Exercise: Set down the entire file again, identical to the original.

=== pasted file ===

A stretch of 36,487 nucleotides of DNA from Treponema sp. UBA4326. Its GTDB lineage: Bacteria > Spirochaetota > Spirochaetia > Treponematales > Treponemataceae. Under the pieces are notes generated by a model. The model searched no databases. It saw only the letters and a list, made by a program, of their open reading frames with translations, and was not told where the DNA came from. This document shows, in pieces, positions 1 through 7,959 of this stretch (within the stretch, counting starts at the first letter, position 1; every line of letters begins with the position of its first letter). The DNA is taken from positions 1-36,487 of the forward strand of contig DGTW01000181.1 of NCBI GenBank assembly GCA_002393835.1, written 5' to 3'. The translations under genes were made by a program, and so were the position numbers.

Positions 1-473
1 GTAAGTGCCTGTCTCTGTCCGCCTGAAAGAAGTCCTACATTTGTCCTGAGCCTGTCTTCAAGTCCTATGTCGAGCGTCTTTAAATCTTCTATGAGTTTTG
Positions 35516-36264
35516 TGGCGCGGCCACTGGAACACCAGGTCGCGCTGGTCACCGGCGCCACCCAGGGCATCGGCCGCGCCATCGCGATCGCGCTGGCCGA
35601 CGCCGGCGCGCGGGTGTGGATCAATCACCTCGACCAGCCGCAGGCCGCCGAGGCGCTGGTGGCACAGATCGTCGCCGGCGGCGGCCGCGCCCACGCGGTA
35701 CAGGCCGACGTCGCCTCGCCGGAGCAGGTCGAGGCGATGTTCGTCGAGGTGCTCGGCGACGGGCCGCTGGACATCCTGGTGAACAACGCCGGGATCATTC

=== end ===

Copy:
A stretch of 36,487 nucleotides of DNA from Treponema sp. UBA4326. Its GTDB lineage: Bacteria > Spirochaetota > Spirochaetia > Treponematales > Treponemataceae. Under the pieces are notes generated by a model. The model searched no databases. It saw only the letters and a list, made by a program, of their open reading frames with translations, and was not told where the DNA came from. This document shows, in pieces, positions 1 through 7,959 of this stretch (within the stretch, counting starts at the first letter, position 1; every line of letters begins with the position of its first letter). The DNA is taken from positions 1-36,487 of the forward strand of contig DGTW01000181.1 of NCBI GenBank assembly GCA_002393835.1, written 5' to 3'. The translations under genes were made by a program, and so were the position numbers.

Positions 1-473
1 GTAAGTGCCTGTCTCTGTCCGCCTGAAAGAAGTCCTACATTTGTCCTGAGCCTGTCTTCAAGTCCTATGTCGAGCGTCTTTAAATCTTCTATGAGTTTTG
Positions 35516-36264
35516 TGGCGCGGCCACTGGAACACCAGGTCGCGCTGGTCACCGGCGCCACCCAGGGCATCGGCCGCGCCATCGCGATCGCGCTGGCCGA
35601 CGCCGGCGCGCGGGTGTGGATCAATCACCTCGACCAGCCGCAGGCCGCCGAGGCGCTGGTGGCACAGATCGTCGCCGGCGGCGGCCGCGCCCACGCGGTA
35701 CAGGCCGACGTCGCCTCGCCGGAGCAGGTCGAGGCGATGTTCGTCGAGGTGCTCGGCGACGGGCCGCTGGACATCCTGGTGAACAACGCCGGGATCATTC